As I began to write this post, I hesitated. Why were things I was now sharing important to the story? I began to feel as if I might be rambling. I took a step back and thought long and hard about it.
These things became important to me because of how the press handled it. This all started with the death of Donda West following her surgery. Yet here’s the catch. There is not one instance, one report, that says, let alone document, that the doctor did anything wrong. The city attorney reviewed it, other doctors reviewed it, the medical Board of California reviewed it, lawyers reviewed it and so did the press. The fact was, and is, that her surgery and care were all within the standard of care (frankly better than most).
That is why this case never went to court. But here is the question to ask, if Conrad Murray is negligent in the death of Michael Jackson, why isn’t the nurse “with an advanced degree” that abandoned Donda West the morning after surgery, with her helpless and having taken narcotics for pain, not negligent?
This documentation of who I am is necessary to keep the story on point. The press, particularly TMZ had nothing; they couldn’t attack the message, so they went after the messenger.
We were all sad, and mad, about Donda West. It shouldn’t have happened. But it happened at home because the nurse with an advanced degree, her nephew, had abandoned her. The press, the city attorney, the Medical Board of California, and everyone else interested should have been looking there.
The story is taking the turn it is taking because it makes no sense to continue unless we, now that we have heard the press’s take, take a look at the facts of who I am.
I needed to look inside, to remember who I was. Constant hammering in the press, particularly when it is wrong, exacts quite a burden. I was tired and more importantly I was tired of the people I loved being hurt by the inaccuracies.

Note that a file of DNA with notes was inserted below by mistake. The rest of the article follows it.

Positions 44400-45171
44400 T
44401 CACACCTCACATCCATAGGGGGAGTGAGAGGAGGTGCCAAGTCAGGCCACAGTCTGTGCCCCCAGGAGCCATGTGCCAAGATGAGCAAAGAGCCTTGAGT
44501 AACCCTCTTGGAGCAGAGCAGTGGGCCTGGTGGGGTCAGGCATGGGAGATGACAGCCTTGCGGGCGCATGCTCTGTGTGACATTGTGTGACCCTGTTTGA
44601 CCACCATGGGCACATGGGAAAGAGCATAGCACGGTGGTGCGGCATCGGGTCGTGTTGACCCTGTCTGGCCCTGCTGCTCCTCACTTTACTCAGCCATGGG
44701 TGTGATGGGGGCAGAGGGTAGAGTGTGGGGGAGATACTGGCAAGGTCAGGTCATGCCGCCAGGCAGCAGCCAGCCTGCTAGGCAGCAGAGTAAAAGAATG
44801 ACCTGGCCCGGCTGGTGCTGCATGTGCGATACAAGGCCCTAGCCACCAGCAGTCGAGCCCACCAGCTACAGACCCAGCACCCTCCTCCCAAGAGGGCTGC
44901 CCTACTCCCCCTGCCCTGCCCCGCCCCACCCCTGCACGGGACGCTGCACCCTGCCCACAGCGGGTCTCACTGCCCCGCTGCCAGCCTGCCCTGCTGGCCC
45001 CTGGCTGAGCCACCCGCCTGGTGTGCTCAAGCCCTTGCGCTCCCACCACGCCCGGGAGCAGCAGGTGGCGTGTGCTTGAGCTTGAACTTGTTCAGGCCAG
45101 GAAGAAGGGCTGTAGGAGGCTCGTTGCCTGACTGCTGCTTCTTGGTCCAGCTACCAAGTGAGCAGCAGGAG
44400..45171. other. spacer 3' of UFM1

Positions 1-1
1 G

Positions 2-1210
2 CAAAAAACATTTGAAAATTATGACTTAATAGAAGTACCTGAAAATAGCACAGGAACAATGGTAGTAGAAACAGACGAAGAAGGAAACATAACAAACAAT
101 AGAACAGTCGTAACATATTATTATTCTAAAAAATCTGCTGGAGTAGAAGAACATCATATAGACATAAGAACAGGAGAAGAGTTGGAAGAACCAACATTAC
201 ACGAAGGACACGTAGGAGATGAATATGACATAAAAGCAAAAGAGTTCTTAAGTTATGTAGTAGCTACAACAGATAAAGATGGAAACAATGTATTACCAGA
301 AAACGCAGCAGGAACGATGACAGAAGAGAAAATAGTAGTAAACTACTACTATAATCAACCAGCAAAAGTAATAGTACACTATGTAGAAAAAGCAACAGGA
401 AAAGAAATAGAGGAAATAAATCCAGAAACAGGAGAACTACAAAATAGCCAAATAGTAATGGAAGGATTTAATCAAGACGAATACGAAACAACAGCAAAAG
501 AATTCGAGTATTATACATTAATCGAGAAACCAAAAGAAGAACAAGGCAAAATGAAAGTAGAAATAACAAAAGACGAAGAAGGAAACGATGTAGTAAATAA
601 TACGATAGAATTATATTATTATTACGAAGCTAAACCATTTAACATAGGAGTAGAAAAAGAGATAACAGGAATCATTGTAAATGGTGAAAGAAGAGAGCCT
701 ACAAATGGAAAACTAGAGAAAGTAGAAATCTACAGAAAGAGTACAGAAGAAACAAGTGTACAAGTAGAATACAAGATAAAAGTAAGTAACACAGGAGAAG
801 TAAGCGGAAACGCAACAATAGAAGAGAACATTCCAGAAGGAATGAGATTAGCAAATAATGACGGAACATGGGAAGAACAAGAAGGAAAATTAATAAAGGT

In order to begin the healing, in order to get my life back, I had to turn inward to remember who I was.
I remembered my time at Harvard and my opportunity to play basketball as an alternative to the loss of football. I was blessed. The greatest reward in playing was the camaraderie I established with the upper classman. The pertinent lesson was a confirmation of my mother’s wisdom: stay in the game, which is the game of life.
Harvard’s varsity basketball team was quite impressive when I arrived, much more so than us on the freshman team. They boasted six high school all-Americans including James Brown, who is now a sports commentator for Fox and CBS, Floyd Lewis from Washington DC, Tony Jenkins from Detroit, and Marshall Sanders, who was from the South. More
importantly, they took the time to mentor those of us who were black on the freshman team.
As a group, they, the upper classmen, were a lot more socially conscious than we were. I loved just hanging around and listening to them talk. JB had a sense of spirituality and conscious that gave a little sense to the world. He helped keep the Harvard experience in perspective. I suspect you could sum it up by saying that they, unlike us, had value processed in the early 60’s and were indeed socially conscious.
Ray and I continued to grow closer as friends and to do those things that college kids do. What was hilarious was how hard we worked at trying to do nothing. I was pre-med and Ray was studying economics and business. At the start of the second semester Ray came running into our dorm room very excited. “Jan,” he said, “I’ve got the course for us: Statistics. They’re actually doing multiplication.” Thinking that we had found the ultimate “gut” course, we both signed up for statistics that semester. The course began with combinations and permutations and in fact Ray was correct, it was a gut (to start with). But then the course advanced into chi square and other analysis. I remember
laughing hysterically as we were both completely lost. We made it through that
course, but so much for guts and so much for listening to RaySwagg. From then
on, we decided it was just better that we study the courses we needed to
It was at that time that I also met S. Alan Counter, Ph.D. He was the young black biology professor from Tennessee. He became my mentor. He was good looking. He was smart. And his wife was absolutely beautiful.
Dr. Counter took me under his wing and it was from him that I became interested in neurobiology. By that time, I had decided to major in psychology with an emphasis on neurobiological systems. My first research project was with him studying the hearing systems in katydids and crickets. (Don’t laugh – they’re very interesting.)
Crickets have large front legs and their hearing systems are actually in their knees. They make noise by rubbing the feathers together on their back. What we studied was “lateral inhibition”.
If you’ve ever heard yourself on a tape recorder, the one thing that you notice is that it doesn’t really sound like you. Your hearing system dampens (blocks out) your own voice when you talk so that you don’t directly stimulate yourself. It is in fact a very protective